I'm looking at these as desktop speakers for this review, if you want to hear my impression of how they sound when they are not directly in your face I'll cover that in my final thoughts. These are up on stands of random non vibrating garbage to bring the tweeter's up to ear height, and pull them out from the walls at least a foot to let the rear port work. I messed with toe-in, but the wave guide is like a death ray of cymbal energy and the imaging sounds too much like headphones this close and toed in, so out pointed they go.
Not bad... yep... well... After about a month of listening...
Cymbals are too sharp, the midrange is a bit thin, and they are boomy as well, but over all these are doing the job for the price. These play much louder with than the BS21's although the little woofers will probably pop pretty quick if you try to get crazy. They don't need a sub on the desktop, but if you plan on listening away from the desk a sub would be pretty useful.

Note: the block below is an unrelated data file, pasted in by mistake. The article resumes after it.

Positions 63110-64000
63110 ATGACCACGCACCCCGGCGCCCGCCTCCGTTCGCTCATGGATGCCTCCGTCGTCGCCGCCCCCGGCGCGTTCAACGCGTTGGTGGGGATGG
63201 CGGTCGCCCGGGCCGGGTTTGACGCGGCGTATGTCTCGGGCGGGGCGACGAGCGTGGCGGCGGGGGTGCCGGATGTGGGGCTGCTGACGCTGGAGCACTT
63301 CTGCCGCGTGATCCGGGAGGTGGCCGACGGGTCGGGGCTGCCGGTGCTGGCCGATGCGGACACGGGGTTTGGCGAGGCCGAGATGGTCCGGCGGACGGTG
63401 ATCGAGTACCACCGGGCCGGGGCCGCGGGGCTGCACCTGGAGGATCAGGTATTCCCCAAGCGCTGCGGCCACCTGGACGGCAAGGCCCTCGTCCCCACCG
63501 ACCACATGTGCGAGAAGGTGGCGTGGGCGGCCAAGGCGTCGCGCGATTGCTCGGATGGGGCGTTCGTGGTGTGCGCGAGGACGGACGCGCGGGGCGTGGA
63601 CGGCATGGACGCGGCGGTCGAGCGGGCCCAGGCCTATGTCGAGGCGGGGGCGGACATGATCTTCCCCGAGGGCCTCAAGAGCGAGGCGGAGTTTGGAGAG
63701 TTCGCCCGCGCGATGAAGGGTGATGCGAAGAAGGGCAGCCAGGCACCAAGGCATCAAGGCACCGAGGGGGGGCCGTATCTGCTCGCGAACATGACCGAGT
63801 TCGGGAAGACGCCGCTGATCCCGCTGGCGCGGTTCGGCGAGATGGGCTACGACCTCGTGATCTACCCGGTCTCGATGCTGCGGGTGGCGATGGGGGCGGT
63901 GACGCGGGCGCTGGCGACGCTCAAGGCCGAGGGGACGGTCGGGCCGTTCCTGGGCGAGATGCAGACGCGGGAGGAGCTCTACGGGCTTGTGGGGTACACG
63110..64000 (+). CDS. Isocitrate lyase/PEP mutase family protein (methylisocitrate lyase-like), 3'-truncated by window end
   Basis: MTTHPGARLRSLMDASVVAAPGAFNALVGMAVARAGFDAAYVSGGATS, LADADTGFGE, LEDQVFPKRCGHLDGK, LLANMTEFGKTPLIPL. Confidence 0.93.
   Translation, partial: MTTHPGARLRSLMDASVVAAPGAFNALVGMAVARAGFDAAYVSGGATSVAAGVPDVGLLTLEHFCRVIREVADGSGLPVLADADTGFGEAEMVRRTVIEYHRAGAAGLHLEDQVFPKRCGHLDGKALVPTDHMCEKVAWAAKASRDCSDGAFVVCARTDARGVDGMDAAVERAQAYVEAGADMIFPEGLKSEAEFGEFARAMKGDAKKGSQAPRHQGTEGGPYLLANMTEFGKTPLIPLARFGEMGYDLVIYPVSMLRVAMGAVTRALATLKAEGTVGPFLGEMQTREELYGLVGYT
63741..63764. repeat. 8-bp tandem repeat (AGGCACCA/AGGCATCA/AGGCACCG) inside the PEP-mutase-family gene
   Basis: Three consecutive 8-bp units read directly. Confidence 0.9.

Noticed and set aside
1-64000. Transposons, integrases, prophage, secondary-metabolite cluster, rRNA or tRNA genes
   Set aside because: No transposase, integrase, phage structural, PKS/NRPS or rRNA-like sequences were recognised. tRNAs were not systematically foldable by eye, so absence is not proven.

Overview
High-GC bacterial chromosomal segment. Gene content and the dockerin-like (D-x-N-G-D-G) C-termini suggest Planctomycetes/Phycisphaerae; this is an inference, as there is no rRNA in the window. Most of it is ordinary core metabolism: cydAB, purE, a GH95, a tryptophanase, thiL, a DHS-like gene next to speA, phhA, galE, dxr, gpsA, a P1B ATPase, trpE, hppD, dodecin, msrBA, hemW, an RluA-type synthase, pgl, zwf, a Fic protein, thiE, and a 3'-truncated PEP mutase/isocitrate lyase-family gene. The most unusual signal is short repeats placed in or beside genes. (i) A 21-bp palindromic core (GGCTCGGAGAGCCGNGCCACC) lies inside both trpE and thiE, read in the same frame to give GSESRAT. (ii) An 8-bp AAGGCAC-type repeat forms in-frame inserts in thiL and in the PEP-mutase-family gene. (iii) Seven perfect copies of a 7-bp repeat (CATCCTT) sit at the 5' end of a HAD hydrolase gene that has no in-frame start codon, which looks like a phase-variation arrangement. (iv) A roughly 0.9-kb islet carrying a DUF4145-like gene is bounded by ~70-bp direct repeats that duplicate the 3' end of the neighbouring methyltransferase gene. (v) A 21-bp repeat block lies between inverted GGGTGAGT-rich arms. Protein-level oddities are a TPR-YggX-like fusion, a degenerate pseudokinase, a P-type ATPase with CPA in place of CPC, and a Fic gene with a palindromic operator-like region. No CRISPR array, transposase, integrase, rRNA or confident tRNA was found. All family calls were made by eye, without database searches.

I would say that the flaws of this speaker are similar to those of the more expensive Audio Engine P4, but better and worse at the same time. The waveguide's extreme loading makes it very harsh on the top along with a very narrow dispersion of those frequencies. I end up hiding from the tweeter, but if you go too far off axis the whole top end disappears. A thin midrange is one that makes boys sound a bit too much like girls, and can audibly shrink both heads and instruments. It's noticeable here, but it's not too bad. As for dispersion, these definitely project more energy forward with the big front baffle, as such they don't throw a giant stage near field. The sound stage is limited to the confines of the speakers. If you want it bigger you are gonna need to move the speakers further apart. Pulling the speakers further apart means playing with toe-in on the speakers as you move them apart to keep the frequency response balanced.
Lets take some measurements:
This is on the tweeter axis, close windowed and we can see one issue here, that tweeter is spitting hot fire above 12k.